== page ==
Anatol Kreitzer, PhD, a neuroscientist at the University of California, San Francisco, has spent his career trying to resolve the underlying causes of Parkinson’s disease, a degenerative disease that affects 500,000 people in the United States alone. Here, he discusses the direction of his latest research, and the obstacles he and other scientists still have to overcome to find a potential cure.
What goes wrong in Parkinson's disease?
A major feature of Parkinson's disease is the loss of neurons in the midbrain that produce the chemical dopamine. The major target of these neurons is a region called the striatum, an entry point for a lot of neural connections that pass through. In the case of Parkinson's, dopamine is lost, and aberrant forms of learning occur that cause major motor dysfunction.
What is dopamine, and why is it so important?
Dopamine is a chemical made in brain. Its function is to change the way brain cells communicate. Millions of brain cells communicate with each other on very rapid timescales. Dopamine doesn't participate in that fast neurotransmission, but it changes the way that neurotransmission occurs. In doing so, it has a more general function — tuning brain cell communication. Part of the question is: How exactly are neuromodulators like dopamine and serotonin tuning the system? Again, we're talking a system of millions of interconnected cells, so understanding how you can tune something like that is a huge challenge.
Why haven't researchers figured out how to tackle Parkinson's yet?
The standard current practice is to try to replace the dopamine that is lost as these cells die. Initially, it's very effective, but the problem is that it's a progressive disease. So as more and more dopamine neurons die, larger and larger doses of these drugs are required. These drugs, particularly at higher doses, begin to have very bad side effects. The side effects, such as dyskinesia and compulsive gambling problems, can be just as debilitating as the disease itself.
We can replace dopamine to some extent, and that helps fix the problem, but that doesn't tell us what dopamine is doing. In order to really fix the problem, we need to know what dopamine is doing — how it's having the effects it's having. That's really the role of scientific research.
Tell me about your research.
Initially the treatment goal is to replace dopamine. After that, you try to target the circuitry dopamine is acting on. This is where my research comes in. Can we actually figure out what dopamine is doing, and try to target that instead of dopamine directly? If we can get away from dopamine itself, then it's possible we can get away from some of the side effects I described.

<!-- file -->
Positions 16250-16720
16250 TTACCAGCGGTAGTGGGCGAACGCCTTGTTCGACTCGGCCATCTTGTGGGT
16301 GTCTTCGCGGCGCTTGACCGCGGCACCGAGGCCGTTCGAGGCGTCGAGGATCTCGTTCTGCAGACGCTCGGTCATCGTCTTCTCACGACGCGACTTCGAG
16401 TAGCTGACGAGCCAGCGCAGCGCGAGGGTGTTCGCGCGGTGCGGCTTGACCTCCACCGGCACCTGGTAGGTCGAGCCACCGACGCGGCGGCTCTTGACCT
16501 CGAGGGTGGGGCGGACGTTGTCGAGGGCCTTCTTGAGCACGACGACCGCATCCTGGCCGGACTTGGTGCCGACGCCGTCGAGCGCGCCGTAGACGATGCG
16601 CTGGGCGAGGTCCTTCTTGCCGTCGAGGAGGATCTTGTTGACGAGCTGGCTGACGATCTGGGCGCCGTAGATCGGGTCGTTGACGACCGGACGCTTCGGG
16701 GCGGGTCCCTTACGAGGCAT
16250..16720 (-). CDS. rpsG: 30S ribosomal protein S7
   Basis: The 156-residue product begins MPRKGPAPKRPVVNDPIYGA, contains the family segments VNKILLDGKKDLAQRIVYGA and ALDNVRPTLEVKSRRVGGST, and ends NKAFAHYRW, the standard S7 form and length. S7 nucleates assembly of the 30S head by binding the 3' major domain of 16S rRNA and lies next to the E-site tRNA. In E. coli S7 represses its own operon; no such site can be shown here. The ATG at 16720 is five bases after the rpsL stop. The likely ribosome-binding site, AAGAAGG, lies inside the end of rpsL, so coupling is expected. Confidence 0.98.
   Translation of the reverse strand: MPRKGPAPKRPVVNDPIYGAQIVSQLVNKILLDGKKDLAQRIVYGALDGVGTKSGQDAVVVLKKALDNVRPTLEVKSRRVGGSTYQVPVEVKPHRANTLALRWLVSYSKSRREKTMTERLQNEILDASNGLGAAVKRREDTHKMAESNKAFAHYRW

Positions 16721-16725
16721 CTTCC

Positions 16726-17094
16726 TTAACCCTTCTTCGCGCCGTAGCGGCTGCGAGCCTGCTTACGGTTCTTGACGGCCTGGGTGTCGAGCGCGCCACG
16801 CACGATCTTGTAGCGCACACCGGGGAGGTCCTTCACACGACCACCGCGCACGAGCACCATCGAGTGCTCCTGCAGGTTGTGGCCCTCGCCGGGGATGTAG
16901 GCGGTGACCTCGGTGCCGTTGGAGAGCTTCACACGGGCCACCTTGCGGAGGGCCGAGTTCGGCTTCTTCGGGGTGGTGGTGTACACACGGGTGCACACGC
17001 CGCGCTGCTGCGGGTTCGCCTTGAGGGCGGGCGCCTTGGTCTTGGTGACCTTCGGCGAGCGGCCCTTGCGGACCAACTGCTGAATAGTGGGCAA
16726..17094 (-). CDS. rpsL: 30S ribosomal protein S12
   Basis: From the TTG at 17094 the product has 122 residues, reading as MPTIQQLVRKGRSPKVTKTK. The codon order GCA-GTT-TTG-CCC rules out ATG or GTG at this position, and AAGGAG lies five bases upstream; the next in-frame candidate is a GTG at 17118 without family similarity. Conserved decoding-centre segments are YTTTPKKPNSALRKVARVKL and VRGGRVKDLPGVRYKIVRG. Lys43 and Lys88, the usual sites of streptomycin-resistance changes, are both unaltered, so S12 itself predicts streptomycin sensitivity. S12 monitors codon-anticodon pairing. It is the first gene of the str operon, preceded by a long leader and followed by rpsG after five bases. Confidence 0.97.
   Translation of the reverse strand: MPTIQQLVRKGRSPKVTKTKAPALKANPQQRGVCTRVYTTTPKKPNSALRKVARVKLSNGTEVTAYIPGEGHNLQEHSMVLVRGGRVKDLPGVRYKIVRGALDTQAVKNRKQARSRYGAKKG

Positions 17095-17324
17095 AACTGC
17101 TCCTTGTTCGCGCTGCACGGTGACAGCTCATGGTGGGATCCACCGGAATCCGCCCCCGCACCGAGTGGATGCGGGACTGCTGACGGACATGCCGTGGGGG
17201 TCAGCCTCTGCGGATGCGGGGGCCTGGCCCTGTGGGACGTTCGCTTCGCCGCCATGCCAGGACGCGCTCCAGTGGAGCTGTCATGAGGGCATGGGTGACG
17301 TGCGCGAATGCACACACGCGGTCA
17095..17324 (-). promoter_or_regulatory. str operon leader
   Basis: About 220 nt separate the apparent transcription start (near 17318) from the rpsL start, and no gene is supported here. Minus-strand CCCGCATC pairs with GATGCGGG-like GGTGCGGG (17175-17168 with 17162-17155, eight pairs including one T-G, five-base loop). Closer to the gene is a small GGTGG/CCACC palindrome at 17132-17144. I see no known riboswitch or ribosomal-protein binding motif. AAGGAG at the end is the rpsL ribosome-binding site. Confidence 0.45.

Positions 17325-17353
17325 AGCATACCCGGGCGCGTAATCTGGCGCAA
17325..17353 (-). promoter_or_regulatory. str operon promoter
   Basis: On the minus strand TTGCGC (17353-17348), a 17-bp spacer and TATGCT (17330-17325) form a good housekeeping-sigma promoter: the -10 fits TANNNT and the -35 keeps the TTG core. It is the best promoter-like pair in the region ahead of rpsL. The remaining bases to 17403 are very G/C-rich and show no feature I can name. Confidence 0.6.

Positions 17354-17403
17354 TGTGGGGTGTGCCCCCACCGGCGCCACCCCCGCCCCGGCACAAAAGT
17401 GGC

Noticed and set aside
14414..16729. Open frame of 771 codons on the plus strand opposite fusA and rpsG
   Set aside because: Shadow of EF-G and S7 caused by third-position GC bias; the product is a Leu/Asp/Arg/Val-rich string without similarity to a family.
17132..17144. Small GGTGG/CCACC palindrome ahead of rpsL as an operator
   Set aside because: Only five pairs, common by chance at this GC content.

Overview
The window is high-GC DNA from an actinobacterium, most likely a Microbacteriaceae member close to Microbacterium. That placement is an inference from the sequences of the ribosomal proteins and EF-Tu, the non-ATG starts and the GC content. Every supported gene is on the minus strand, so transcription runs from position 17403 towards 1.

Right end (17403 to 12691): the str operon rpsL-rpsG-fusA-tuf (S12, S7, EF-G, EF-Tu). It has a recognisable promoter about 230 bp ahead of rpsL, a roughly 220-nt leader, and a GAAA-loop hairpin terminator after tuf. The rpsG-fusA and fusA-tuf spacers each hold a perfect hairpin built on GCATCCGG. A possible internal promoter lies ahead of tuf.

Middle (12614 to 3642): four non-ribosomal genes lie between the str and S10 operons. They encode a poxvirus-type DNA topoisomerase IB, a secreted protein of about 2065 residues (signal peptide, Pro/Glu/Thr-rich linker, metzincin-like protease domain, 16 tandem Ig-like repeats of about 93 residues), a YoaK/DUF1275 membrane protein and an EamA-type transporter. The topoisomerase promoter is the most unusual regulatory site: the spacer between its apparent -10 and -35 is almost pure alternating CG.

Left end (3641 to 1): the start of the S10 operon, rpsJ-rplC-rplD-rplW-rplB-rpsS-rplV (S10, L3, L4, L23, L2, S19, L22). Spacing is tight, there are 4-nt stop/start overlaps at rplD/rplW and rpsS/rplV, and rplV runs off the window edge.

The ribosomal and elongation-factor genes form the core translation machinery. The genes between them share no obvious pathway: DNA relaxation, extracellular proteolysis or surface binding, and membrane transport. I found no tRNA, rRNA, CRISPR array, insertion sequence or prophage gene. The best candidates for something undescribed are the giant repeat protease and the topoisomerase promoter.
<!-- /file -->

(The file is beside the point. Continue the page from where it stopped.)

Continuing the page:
We've looked in cells in the striatum directly to try to figure out the dopamine signaling pathways and how they influence striatal neuron activity, and we've found a couple of interesting things. We've found that there's a molecular pathway that can regulate synaptic plasticity (the strength of the inputs onto those cells), and we've defined some of the key players in there. Those might be molecular targets themselves. We've also defined some changes that happen in the circuitry of the striatum (the way the cells themselves are connected to each other), and that target may also be a novel therapeutic strategy for treating Parkinson's. Lastly, we're looking at the circuitry itself — how we can modulate the activity using new methods, like optogenetics.
What excites you most about your research?
What excites me is the ability to understand how molecular or cellular events can lead to behavior. That goes from normal processes of learning and memory and motor function to abnormal processes that occur in Parkinson's and other movement disorders. How do you understand how these very subtle changes alter the system? For instance, if you lose one chemical, what does that do to the system? Or if you change synaptic plasticity in some way, how does that actually change function?
We are now beginning to have tools to bridge the gaps from our knowledge of cellular function all the way up to neural circuits to behavior, and we're using methods (like optogenetics) that allow us to test these hypotheses and actually test function in behaving animals and ultimately ask how these molecular changes are causing changes in behavior. Now, for the first time, within the last 5 to 10 years the field has developed methods that will lead to a revolution in understanding how brains work.
What advice do you have to young people interested in a career in science?
Think outside the box. You're not always going to find your way forward from where you think. It might be outside your field or outside your comfort zone. This is the reason people always stress collaboration. That's how science moves forward — it's by integrating different ideas and concepts from other areas and synthesizing them to move forward.